In this environment, homework becomes the only way to learn anything. Why does homework…work? Because kids sit down without distractions for a focused period of time and learn. They move at their own pace, get personally involved with the material, and don’t have to deal with all the inefficiencies of a lecture.Homework works because it’s the way people have always learned best.
What’s the obvious solution? Eliminate the classroom and make the best possible use of this focused, individual time.
In this book, we call that focused solution the 5-Hour School Week.
Giving Parents The Worst Of Their Kids
Little people are not meant to sit at desks for hours. Physically and mentally, they’re just not able to do that — and of course, even adults find this kind of life intolerable. No one wants to line up in straight lines as someone blows a whistle, raise their hand every time they want to speak, or get a permission slip to use the toilet.
After seven or more hours packed into the “school box,” some kids naturally blow up. All day they’ve been holding it together, and now they need to release the tension where they will not be punished: In the carpool. On their siblings. On their parents. If you watch, you can just see these kids combust.
Small children may simply fall apart from exhaustion. Their minds can’t process everything that was pressed upon them or that occurred out on the playground. So, when they get home, they just shut down. That is, if they do go home. Usually, kids have more to do after school: soccer, piano, karate — or all three. Maybe, just maybe, right after their extracurriculars they can combust or shut down.
Bottom line? School parents usually experience the very worst of their own children. They get the dregs. They cannot even properly function as parents because they cannot talk to their children when they are in these reduced states.
Mornings are cranky times. Mealtimes are rushed times. Family time — genuine time together creating memories and enjoying one another — is nearly nonexistent, and our dream of travel must be squeezed into brief weekend hours or stolen from programmed activities and homework.
Worse, parents often find themselves enforcers for the school’s own rules and deadlines. In the introduction, I said I felt I was becoming a drill sergeant, working for my girls’ private school. This, too, deeply interferes with the parent-child relationship.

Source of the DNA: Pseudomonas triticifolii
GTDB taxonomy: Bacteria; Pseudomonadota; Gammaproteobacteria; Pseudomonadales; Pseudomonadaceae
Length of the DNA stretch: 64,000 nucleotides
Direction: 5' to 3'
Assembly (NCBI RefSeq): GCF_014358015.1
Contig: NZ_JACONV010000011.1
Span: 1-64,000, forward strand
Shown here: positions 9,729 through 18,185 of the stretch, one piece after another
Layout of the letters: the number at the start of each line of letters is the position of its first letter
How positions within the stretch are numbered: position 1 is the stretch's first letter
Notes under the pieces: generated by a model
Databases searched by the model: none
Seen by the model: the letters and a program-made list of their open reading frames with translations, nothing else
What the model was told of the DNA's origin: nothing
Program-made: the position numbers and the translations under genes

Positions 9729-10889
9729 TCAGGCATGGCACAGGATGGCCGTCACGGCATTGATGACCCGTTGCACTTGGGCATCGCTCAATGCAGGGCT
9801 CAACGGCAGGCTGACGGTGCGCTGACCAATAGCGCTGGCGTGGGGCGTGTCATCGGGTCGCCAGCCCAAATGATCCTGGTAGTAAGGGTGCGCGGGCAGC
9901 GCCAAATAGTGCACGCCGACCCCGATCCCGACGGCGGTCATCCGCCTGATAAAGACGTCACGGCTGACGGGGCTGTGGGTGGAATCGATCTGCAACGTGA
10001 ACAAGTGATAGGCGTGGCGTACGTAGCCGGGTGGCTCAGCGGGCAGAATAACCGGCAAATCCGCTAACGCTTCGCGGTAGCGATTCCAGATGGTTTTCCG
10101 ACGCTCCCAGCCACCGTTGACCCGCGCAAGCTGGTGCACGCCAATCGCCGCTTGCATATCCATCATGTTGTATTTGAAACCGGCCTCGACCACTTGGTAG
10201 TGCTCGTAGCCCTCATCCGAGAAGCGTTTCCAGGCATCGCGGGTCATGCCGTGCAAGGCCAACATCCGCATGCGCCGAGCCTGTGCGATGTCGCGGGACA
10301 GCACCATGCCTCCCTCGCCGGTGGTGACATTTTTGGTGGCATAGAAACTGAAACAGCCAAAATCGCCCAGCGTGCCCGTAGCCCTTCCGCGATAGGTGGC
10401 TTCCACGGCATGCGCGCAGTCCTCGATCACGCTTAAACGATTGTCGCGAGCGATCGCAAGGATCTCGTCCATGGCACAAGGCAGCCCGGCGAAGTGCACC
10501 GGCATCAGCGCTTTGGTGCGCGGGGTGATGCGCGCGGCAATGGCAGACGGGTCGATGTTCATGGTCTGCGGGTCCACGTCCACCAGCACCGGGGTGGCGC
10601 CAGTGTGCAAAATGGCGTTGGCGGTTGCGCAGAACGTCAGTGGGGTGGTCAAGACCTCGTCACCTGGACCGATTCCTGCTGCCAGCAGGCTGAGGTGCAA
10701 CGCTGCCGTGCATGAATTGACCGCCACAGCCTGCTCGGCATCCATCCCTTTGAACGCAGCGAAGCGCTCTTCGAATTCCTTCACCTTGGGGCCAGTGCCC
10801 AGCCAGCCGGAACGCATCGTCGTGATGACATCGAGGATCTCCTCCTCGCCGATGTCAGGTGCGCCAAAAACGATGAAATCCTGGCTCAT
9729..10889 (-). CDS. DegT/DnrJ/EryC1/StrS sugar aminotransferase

Given the odds stacked against kids, it’s no wonder that so many develop serious problems later on in life. Drug and alcohol dependencies, depression, and suicide rates are continually on the rise.2 Why? Kids burn out before they finish high school. In fact, the successful kids often burn out first. Like Maddie, they are pushed and pushed by teachers and parents alike. High school high-achievers now often use uppers so they can concentrate longer and get a better GPA — often completing half of their first year of college before they have even graduated from high school.
Kids simply cannot cope with the life that society has created for them. They’re cracking, exhausted, under the pressure of the system. They’re addicted, depressed, discouraged, and lacking confidence, none of which I wanted for my kids.
Other children are becoming completely bored by the repetitive class curricula and endless hours in the box. I have a hard time believing that kids want and need to learn the history of the Civil War in the fifth grade. Then again in sixth grade. Then again in eighth. Then again in tenth. Then again…well, no doubt you remember the boredom, even if you don’t remember Gettysburg.
The Artificial Social Life Of School
Before we started the 5-Hour School Week, I was certain that the best and only way kids learned healthy socialization skills was in the school setting. One of my greatest fears was that, if I homeschooled, they would become isolated and strange. As I met actual homeschooling families and read literature, I changed my mind. Little by little, I realized that traditional schools are not only not the only way for kids to build their social skills, but they are not even a healthy environment to build on this important skill. Why? Because schools are so completely unlike the real world.
Aaron and I are both from the same small town in Oregon, and we went from preschool and kindergarten through high school with the same set of kids. When we headed for college, it was a shock. Neither of us knew how to start conversations with people we didn’t know. “I failed dramatically at college social life,” says Aaron, “because, although I was popular in high school, I was a nobody in college, and I didn’t know how to start as the low man on the totem pole. I just didn’t have the confidence to walk across a room and start talking to a stranger.”
In addition, school significantly limits your ability to thoughtfully choose your friendships. You are put in a classroom with thirty kids, and you are told, “These are all your friends, and you will share everything with them and get along. No matter what.” When else will that occur in your life? Is it even healthy?
Aaron and I are firm believers in the saying, “We are the sum of the five people we surround ourselves and spend the most time with.” We each have about five super influential people in our lives, and it’s important to us to be incredibly picky about who they are. When someone tells you, “You must be the friend of every person in this room,” this priority gets diluted — and it certainly does not mirror real life. In real life, you will encounter people you don’t get along with or even agree with — people who live life in an entirely different way than you. We can be kind to and have manners with everyone we meet, but that does not equal real friendship.
School does not teach the vital skill of discerning healthy friendships and how to make choices about who will make up your tribe. School is also only able to supply a limited population of kids, most of whom come from similar environments and upbringings — or from somewhat concerning home lives — making the world our kids live in extremely small and selective.
Age Separation Is Downright Strange